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    \$\begingroup\$ how fast are you reading this address? are you reading this location over and over again. it could be read disturb, with a flash it wouldnt surprise me (been there seen that), but with an eeprom I wouldnt expect it. otherwise this sounds like the device has been overused or a software/timing bug. \$\endgroup\$ – old_timer Aug 5 at 20:00
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In your comments you ask "if a write endurance issue can explain this specific type of EEPROM failure mode." From my past experience I would say the answer is absolutely yes.

We have identified a situation though where we could perform a lot of writes/erases to that location in production if some steps are not performed correctly. The endurance is a million writes and we could be hitting that.

As you may know, the endurance spec of a EEPROM only applies to normal usage. If the device is written rapid-fire (for example a firmware bug causing the device to get stuck in a loop performing writes immediately one after the other) than the endurance will be much shorter. It sounds like that may be happening here.

Previously in my career I've always seen write endurance failures look like sticking bits that seem to never take on a new value. Could this "decay" phenomenon that I am seeing also be a explained by excessive writes?

Yes. While completely "burnt" (i.e. fatigued) EEPROM cells will be stuck at a single value, it is also entirely possible for EEPROM fatigue to cause the memory operation to just degrade, rather than fail completely.


Footnote / war story illustrating this phenomenon:

I was on a team where we built a device with EEPROM memory storage. The customer complained that the EEPROM was failing to hold its value. They sent it back to us, we tested it and it worked fine. We sent it back to them and it failed again. This whole loop happened one more time until we visited the customer on site and found the real problem. The basic root cause:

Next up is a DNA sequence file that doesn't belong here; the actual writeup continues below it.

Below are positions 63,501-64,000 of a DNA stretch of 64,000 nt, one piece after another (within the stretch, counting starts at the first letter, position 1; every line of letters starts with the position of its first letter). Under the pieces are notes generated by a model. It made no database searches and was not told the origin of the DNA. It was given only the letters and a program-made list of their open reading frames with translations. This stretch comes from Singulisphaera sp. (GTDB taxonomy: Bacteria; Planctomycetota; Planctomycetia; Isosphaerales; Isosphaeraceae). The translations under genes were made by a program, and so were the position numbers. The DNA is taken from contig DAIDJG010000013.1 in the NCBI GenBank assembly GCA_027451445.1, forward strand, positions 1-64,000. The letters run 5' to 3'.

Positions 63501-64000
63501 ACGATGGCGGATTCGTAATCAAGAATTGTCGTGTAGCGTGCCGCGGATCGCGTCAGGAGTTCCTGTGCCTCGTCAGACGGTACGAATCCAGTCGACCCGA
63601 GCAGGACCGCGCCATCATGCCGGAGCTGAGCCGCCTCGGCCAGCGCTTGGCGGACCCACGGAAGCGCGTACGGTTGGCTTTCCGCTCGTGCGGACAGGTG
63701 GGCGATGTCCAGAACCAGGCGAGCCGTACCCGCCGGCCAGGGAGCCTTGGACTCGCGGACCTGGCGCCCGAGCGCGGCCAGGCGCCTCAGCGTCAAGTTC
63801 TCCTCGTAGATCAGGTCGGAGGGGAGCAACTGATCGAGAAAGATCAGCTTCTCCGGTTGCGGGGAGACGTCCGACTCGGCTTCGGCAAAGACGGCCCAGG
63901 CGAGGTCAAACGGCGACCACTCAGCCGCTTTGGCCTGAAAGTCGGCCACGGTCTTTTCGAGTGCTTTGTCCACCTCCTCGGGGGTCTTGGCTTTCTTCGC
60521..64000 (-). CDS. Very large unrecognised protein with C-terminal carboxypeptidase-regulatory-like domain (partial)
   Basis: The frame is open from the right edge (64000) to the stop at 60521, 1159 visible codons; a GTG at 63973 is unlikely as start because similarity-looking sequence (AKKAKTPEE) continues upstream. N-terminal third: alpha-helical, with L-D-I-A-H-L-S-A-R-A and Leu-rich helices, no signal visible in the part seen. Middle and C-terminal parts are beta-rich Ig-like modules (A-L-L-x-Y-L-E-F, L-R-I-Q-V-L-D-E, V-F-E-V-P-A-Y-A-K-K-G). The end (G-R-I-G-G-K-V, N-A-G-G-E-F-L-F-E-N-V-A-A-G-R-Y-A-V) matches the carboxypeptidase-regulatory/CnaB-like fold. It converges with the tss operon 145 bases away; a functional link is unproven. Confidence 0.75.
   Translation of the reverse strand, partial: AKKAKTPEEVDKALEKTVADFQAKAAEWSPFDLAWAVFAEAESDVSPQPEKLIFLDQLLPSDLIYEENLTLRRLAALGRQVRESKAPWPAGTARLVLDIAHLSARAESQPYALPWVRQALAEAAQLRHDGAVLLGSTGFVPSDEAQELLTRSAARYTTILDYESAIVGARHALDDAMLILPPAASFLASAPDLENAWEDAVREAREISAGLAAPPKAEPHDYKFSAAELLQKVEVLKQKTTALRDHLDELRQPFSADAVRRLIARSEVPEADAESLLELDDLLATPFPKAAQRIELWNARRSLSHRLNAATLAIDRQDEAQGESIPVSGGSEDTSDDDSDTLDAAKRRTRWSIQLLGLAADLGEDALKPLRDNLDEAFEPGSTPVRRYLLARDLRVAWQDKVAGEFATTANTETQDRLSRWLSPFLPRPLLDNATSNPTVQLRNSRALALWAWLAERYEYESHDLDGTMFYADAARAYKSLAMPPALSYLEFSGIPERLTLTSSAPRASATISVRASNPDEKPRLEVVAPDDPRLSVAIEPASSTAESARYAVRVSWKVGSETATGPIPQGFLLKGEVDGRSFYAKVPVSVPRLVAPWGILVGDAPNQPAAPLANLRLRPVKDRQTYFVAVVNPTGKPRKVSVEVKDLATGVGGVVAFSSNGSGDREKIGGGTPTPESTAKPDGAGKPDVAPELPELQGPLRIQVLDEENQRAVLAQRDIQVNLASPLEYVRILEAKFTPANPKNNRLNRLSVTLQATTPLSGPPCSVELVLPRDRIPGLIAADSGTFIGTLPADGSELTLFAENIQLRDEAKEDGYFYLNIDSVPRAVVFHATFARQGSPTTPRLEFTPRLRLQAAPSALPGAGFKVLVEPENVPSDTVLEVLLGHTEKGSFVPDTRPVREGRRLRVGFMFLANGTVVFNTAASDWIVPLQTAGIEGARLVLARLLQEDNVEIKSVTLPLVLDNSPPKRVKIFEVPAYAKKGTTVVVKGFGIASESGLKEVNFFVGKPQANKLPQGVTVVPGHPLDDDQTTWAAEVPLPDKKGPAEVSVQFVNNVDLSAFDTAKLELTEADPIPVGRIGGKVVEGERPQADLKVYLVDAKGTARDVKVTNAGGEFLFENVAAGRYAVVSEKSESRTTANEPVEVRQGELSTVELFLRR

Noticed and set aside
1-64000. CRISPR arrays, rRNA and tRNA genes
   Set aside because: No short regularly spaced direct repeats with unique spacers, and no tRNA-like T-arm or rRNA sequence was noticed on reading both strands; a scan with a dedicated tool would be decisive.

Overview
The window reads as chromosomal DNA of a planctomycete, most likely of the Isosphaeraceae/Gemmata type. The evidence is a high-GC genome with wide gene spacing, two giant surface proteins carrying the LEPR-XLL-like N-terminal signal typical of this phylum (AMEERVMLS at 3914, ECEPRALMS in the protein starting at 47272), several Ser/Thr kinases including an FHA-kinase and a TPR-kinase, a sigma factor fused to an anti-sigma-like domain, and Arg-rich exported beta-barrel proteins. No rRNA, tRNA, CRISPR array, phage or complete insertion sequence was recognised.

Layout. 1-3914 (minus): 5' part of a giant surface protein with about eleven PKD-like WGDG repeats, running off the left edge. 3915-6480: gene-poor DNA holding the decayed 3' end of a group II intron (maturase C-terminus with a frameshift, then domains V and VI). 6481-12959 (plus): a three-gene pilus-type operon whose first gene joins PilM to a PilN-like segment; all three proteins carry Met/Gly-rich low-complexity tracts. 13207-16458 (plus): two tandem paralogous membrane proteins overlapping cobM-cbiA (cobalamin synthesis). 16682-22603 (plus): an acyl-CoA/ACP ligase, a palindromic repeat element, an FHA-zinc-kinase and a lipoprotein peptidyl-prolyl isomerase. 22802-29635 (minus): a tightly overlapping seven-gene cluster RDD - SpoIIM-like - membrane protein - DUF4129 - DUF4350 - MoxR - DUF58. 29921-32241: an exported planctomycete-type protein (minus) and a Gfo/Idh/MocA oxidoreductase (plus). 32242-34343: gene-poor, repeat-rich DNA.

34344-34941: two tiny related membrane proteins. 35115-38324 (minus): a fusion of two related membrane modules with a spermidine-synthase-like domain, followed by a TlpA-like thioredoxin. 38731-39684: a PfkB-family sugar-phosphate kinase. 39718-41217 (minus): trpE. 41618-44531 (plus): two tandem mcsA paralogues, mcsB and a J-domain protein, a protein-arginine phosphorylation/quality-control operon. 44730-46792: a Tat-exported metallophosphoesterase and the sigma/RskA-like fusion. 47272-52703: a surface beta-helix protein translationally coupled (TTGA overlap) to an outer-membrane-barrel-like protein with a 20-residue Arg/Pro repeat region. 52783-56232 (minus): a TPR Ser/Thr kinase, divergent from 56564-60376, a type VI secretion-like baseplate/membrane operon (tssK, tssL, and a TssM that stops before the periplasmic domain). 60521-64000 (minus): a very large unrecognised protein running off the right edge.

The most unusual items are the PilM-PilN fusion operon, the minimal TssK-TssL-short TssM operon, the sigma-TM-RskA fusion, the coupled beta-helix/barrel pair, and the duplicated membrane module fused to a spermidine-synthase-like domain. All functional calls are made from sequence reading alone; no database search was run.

• Customer was operating the device in a manner which caused the EEPROM to erase over and over in rapid succession, fatiguing the part. This was a surprise to us, another case where "no customer would ever do it that way" turned out to be a faulty assumption.
  • Every time we tested the product at our facility we operated it "normally", so we did not see the problem.
  • Here's the key: luckily we had device-level components engineers on our team, and one of those engineers informed us that EEPROM memory cells can have a self-healing effect over time. If you let the device rest, it will actually start to operate somewhat normally again, but obviously that device should no longer be trusted. (Note this was very surprising to me and I still don't understand the physics behind it, but all my empirical observations tell me this engineer was correct.)

So the reason this problem was so infuriatingly difficult to troubleshoot is that the EEPROM cells got fatigued by the customer to the point of failure, but then they had a chance to rest during their time being shipped from the customer facility to ours, so they worked fine in our testing! Then we returned them to the customer, where they would promptly get fatigued again and fail again.

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  • \$\begingroup\$ Can you shed some light on or cook up a similar use that the user was doing that kept erasing the EEPROM over and over again? \$\endgroup\$ – DKNguyen Aug 5 at 21:09
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    \$\begingroup\$ @DKNguyen erase was commanded (and memory clear verified) via a discrete input and output. Internal product testing would just pulse the input and then verify successful erase on that output. The customer design would just assert the erase input and leave it asserted. The product design, for various reasons[note 1] would poll the input and erase whenever it was asserted, so leaving it asserted would cause rapid-fire erasures over and over again. [1. "Reasons" = "design flaw" or "sensible design choice for a certain set of constraints", depending on which engineer you asked.] \$\endgroup\$ – Mr. Snrub Aug 5 at 21:50
  • \$\begingroup\$ Oh, does erasing an erased part of memory still wear it down? I've never given it that much thought. I guess it would if it's actually trying to drive charge out whether it's there or not rather than just letting it leak out. \$\endgroup\$ – DKNguyen Aug 5 at 21:51
  • \$\begingroup\$ Great question. I don't know the answer, because in this case the "erase" was attempting to be a secure erase by writing multiple patterns to the location. \$\endgroup\$ – Mr. Snrub Aug 5 at 21:53